Basic Muscovite structure: Red = Oxygen, Purple = Potassium, Grey= Silicon, and Brown = Aluminum. In the view at left, the hydrogen ions have been deleted and the structure expanded to view the ion locations and bonds. Note that each Si ion is surrounded by four O ions. (Don't be disturbed by the fact that there are no bonds between the Si and some of the O ions; this is a function of the program which produced the illustration.) It is a little more difficult to see, but each Al ion is surrounded by six O ions. In the vertical direction (mineralogically, the "c axis") the repeat structure goes from one K ion to the next and contains a layer of Al ions in octahedral coordination sandwiched between two layers of Si ions in tetrahedral coordination.

In reality, if we could view the atoms of the Muscovite mineral it would look something a little closer to the illustration at the right. The primary problem is that all ions are depicted the same size. In reality, the Si and Al ions would be much smaller and nearly hidden behind the O ions. The white dots on the lower O ions are the Hydrogen ions, which are more nearly in correct size relationship to the O ions. In this view it is a little easier to see that each Al ion is surrounded by six O ions, and that the Al ions share two O ions. While it is somewhat more difficult to visualize, the Si ions share only one O ion.

Now lets build our muscovite mineral, keeping our perspective perpendicular to the c-axis. This begins to provide a better concept of mineral morphology. Between the layers of K ions we see successive layers of oxygen, silicon, oxygen, aluminum, oxygen, silicon, and oxygen. This structure is refereed to as a "mycelle". The thickness of the mycelle being formed is about one nanometer. On the a- and b-axes the mycelle will usually extend 10 nanometers or more.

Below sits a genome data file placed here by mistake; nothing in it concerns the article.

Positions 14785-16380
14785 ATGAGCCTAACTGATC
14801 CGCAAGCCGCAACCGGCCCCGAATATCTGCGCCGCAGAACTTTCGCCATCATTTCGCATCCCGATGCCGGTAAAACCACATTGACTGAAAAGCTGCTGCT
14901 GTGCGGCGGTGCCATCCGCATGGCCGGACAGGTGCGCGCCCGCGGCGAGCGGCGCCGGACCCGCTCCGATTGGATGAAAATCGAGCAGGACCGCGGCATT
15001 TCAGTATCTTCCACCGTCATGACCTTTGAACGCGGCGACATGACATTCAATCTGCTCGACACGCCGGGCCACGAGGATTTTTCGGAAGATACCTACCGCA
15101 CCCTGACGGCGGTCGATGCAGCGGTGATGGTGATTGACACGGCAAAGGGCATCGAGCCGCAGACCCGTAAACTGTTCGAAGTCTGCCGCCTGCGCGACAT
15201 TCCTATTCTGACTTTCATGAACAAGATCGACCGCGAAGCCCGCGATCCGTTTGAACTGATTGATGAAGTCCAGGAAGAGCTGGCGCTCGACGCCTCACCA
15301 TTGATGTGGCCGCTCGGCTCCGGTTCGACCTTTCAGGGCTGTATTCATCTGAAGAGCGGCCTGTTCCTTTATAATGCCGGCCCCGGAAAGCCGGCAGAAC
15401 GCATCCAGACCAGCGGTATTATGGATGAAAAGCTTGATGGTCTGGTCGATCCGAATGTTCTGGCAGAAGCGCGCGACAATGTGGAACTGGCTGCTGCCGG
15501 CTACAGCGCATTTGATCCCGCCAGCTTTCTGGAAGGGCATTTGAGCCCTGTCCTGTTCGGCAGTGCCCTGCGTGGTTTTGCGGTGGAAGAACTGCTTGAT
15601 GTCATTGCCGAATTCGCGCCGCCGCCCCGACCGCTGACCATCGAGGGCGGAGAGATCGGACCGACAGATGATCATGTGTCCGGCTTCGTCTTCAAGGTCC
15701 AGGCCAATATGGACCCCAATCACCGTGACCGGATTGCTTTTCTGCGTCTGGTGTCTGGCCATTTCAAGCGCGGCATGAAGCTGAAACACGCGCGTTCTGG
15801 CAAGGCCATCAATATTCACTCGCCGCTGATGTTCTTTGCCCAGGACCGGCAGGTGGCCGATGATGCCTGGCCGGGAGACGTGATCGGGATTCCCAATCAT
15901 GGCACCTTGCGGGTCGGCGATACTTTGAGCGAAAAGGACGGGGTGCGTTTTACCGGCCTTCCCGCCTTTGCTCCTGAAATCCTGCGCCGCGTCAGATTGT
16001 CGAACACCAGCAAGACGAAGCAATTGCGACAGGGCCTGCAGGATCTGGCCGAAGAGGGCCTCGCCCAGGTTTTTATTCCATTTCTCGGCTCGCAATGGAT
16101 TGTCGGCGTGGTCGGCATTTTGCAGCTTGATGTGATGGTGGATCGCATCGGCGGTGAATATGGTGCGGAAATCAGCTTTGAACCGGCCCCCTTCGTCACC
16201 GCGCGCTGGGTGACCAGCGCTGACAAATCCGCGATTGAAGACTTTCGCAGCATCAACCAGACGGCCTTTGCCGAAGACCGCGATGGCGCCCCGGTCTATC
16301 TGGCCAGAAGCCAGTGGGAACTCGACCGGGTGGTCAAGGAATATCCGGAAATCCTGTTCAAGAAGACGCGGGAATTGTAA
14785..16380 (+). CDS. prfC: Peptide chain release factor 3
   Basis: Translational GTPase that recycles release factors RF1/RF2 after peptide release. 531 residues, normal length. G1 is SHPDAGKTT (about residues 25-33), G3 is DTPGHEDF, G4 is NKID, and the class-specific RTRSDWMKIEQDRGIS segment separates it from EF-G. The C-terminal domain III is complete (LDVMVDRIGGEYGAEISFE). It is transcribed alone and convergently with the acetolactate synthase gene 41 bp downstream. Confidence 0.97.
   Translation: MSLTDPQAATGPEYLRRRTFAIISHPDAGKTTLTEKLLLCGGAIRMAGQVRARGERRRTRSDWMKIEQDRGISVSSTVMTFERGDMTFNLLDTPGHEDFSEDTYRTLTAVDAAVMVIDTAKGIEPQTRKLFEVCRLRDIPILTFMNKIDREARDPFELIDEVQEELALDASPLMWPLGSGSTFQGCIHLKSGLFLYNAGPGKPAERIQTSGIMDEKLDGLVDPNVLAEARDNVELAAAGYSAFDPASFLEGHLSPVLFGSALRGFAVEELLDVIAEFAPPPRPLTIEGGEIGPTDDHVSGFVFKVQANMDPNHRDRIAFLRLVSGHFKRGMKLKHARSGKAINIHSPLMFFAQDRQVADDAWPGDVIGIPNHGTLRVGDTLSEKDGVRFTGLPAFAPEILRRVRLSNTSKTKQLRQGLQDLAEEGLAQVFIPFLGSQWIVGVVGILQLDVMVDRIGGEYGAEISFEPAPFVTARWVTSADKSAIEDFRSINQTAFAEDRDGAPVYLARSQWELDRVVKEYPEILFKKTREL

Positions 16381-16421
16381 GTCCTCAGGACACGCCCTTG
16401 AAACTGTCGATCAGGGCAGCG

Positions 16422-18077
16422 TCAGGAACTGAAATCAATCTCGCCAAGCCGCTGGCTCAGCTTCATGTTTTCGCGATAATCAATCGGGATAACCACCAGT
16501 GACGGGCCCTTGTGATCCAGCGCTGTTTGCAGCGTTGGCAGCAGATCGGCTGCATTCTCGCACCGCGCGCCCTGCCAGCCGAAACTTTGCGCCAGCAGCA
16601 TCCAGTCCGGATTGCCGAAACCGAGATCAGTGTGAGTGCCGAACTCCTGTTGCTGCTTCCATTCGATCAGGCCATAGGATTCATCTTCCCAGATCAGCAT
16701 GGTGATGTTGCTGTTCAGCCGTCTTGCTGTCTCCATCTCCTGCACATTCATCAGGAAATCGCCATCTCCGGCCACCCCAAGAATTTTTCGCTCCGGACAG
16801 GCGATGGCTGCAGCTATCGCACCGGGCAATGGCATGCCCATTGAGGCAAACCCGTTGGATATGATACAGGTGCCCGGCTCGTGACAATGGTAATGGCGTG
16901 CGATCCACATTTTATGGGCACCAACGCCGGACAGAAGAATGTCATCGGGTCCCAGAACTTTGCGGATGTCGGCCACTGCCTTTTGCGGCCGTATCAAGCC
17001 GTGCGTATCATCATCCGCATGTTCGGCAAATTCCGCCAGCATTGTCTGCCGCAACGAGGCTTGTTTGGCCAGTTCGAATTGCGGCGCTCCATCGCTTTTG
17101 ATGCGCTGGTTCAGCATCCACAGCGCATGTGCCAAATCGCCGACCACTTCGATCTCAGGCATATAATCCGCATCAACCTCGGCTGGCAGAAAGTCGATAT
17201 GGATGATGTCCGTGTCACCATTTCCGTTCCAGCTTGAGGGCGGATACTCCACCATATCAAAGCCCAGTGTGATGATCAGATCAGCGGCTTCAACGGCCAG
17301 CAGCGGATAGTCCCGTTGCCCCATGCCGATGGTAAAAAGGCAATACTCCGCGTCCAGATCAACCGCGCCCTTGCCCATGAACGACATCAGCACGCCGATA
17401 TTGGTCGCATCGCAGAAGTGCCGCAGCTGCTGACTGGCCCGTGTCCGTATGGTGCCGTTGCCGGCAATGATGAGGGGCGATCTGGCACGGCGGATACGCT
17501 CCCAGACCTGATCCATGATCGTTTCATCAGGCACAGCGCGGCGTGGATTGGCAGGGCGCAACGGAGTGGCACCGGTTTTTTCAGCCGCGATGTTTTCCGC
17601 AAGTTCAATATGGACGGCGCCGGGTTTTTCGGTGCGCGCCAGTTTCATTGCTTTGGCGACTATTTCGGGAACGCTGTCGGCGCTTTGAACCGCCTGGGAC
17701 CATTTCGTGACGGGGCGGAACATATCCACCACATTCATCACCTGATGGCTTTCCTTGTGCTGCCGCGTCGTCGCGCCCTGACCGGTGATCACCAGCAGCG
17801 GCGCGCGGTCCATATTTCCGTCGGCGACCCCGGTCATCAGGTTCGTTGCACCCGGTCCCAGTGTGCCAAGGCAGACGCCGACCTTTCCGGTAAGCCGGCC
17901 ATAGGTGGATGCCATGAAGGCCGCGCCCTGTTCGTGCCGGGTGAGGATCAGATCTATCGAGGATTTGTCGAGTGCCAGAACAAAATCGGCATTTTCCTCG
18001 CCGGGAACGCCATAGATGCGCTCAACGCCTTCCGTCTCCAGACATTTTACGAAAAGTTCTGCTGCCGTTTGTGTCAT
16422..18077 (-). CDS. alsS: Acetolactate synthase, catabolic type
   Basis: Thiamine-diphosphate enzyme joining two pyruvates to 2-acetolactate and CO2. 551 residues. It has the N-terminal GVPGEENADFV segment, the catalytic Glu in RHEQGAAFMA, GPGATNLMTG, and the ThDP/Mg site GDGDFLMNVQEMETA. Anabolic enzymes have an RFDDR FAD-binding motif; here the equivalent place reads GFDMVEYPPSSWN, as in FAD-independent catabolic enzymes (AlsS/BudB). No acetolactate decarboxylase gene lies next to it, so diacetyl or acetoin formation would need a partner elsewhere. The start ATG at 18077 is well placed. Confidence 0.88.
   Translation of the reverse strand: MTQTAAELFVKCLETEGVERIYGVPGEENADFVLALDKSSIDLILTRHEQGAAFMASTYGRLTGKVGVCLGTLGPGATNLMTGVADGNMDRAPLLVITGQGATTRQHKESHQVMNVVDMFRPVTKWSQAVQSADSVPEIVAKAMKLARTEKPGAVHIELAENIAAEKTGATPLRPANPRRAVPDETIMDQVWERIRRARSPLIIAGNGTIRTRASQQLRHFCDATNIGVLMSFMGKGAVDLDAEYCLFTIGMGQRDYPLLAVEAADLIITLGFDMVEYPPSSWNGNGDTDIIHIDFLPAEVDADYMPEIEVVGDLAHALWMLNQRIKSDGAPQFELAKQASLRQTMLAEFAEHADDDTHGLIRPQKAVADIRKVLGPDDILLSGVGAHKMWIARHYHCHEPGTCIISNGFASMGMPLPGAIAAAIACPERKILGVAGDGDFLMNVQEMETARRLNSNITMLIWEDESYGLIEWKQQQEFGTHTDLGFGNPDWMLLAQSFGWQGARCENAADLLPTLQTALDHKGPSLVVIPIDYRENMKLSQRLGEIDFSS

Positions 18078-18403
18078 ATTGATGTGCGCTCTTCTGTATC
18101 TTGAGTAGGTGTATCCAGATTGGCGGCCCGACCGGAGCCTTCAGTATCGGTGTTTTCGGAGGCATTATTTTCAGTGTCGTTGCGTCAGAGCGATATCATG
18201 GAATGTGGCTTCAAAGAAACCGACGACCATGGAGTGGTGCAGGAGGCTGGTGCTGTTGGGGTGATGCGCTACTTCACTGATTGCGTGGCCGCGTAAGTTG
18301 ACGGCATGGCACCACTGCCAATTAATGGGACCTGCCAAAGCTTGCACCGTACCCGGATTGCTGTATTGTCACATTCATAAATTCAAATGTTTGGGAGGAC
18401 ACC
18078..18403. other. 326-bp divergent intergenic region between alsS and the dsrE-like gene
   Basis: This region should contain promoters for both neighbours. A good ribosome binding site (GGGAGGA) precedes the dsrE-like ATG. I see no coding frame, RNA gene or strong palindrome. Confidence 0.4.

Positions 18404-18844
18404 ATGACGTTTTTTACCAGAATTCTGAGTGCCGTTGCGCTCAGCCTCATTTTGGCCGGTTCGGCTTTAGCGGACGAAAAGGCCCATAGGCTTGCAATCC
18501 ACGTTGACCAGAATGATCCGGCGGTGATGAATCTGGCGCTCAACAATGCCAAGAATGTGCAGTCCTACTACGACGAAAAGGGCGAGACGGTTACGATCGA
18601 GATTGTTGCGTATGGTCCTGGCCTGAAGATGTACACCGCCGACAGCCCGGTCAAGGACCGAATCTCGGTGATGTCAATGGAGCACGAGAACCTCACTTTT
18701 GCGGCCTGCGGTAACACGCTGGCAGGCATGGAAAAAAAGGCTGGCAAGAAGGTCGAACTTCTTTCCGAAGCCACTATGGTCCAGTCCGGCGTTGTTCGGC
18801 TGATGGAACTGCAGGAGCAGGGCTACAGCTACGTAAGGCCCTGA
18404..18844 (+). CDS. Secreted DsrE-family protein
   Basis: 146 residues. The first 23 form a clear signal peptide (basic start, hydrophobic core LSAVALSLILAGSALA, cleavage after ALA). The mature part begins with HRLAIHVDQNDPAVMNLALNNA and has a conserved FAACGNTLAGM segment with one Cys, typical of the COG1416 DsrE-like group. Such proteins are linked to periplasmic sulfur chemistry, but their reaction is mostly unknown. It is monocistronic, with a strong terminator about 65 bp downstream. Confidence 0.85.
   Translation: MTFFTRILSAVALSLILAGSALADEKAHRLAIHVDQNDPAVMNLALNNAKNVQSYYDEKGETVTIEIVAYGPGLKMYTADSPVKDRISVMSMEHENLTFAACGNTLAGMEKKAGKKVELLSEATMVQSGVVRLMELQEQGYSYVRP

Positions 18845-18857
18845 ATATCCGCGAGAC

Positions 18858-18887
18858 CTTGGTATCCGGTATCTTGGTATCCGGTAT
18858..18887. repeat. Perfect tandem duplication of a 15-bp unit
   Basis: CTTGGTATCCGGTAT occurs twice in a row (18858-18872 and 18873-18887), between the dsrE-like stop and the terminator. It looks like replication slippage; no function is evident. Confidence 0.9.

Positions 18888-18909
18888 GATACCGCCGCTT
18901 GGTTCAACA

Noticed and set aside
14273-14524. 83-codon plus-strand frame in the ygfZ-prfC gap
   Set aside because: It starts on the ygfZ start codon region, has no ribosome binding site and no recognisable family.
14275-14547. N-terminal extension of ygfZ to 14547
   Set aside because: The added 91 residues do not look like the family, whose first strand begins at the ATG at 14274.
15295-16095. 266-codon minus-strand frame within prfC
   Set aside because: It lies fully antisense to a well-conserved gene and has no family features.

Finally, I will tip the mineral slightly so you can view it along the a- and b-axes. You see here that the K ions form a layer on the surface of the mycelle. These ions function to bind the mycelles together forming the muscovite mineral found in nature. If you look closely, you will see that each K ion is surrounded by six O ions. If we were to successively peel back the O layers, you would see that the two central layers are in a close-packed structure, but that the two outer layers are not. Since the Si ions can only share a single O ion, the O ions in these layers form into six member "rings" and K is just the correct size to fit into the empty space at the center of the ring. This depicted structure is still too small to be seen even with the help of a microscope. The mica you may have picked up while hiking along mountain trails will consist of many mycelles extending much farther on the a- and b-axes.

To provide a degree of perspective, a muscovite particle such as shown at left would be about .2 x .2 x .2 micrometers in size. In other words, it would be a fine clay size particle, still not large enough to see even with the help of a microscope.